The Psychology Behind Information Dashboards

With its interactive and intuitive interface and its ability to visualize data in a single screen, the information dashboard is becoming a critical tool in the hands of the business user.

Users like being in control. Whether it’s a personal finance dashboard that makes you conscious of you spending trends or an enterprise marketing dashboard that helps you keep track of your marketing budgets, both heighten your awareness of a situation, giving you the sense of control you crave.

It is in our very nature to want and use all things beautiful, as the characteristic gives us a sense of pleasure, meaning and/or satisfaction. Beauty is important to take into consideration because the more visually appealing a dashboard is, the more likely one will use it and continue using it.

The human mind can’t store much information in short term memory and this is especially true when they are bombarded with multiple abstract or unusual pieces of data in rapid succession. By displaying all relevant information on a single screen within a user’s eye span, dashboards reduce the dependence on the short term memory. You don’t have to remember anything because it’s all there in front of your eyes.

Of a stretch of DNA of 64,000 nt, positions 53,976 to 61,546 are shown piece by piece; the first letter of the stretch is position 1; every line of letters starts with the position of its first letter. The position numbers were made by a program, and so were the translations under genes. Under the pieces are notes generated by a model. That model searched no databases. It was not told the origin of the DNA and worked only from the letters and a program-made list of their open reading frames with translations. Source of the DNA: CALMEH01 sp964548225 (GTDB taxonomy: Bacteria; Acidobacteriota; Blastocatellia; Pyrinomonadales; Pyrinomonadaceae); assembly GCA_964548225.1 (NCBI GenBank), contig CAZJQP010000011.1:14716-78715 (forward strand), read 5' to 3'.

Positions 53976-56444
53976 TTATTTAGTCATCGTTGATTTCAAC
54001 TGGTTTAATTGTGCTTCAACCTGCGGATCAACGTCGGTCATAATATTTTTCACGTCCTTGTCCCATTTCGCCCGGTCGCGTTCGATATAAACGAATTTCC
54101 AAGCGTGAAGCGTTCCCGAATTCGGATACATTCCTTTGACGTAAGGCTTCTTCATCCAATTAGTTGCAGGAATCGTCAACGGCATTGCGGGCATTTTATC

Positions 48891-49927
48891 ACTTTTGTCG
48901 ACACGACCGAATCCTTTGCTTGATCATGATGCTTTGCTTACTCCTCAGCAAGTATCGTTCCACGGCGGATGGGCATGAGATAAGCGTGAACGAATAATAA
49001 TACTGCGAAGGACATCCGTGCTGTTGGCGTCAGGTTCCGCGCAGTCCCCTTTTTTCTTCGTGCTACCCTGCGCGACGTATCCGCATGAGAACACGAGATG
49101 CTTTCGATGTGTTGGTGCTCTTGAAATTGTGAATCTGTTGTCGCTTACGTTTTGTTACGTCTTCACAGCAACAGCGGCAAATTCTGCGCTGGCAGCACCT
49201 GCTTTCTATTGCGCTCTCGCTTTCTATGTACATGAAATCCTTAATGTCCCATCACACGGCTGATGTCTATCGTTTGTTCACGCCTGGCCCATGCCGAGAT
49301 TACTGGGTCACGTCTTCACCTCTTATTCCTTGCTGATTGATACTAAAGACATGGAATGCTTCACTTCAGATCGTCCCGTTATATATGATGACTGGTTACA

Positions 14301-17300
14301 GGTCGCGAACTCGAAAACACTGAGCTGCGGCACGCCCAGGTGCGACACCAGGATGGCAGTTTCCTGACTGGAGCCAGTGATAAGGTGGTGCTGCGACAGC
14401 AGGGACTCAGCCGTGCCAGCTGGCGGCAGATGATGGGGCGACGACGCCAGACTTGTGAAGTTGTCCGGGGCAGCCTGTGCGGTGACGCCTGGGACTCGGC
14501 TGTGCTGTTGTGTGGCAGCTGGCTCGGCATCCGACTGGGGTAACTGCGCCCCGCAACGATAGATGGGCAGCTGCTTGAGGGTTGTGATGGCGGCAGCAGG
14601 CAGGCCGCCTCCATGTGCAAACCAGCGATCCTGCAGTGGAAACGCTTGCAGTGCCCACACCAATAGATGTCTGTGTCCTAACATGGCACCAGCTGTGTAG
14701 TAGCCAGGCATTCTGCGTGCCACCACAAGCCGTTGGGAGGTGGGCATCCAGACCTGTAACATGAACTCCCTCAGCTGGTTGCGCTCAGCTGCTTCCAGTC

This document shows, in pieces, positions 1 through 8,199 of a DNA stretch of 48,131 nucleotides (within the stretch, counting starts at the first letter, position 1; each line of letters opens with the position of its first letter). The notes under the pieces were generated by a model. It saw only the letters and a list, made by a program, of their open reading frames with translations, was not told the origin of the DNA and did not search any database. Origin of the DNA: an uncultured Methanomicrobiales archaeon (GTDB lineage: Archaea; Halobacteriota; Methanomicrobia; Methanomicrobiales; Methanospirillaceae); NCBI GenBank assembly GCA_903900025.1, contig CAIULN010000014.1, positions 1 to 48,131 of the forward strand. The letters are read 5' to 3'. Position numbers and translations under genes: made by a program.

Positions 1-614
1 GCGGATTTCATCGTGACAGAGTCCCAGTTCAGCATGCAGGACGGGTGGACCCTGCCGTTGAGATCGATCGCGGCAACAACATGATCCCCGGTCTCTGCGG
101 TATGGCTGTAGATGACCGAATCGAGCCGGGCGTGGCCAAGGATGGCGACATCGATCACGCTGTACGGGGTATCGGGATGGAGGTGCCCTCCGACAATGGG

The principles of good design tell us that in all things we should seek an elegant simplicity. The objective of a dashboard is to transform data into information that is easy for the user to understand. Graphs and gauges can tell you a lot mor than plain numbers can.

Summing-up: A dashboard is an easy to read, often single page, real-time user interface, showing a graphical presentation of the current status (snapshot) and historical trends of an organization’s key performance indicators (KPIs) to enable instantaneous and informed decisions to be made at a glance.

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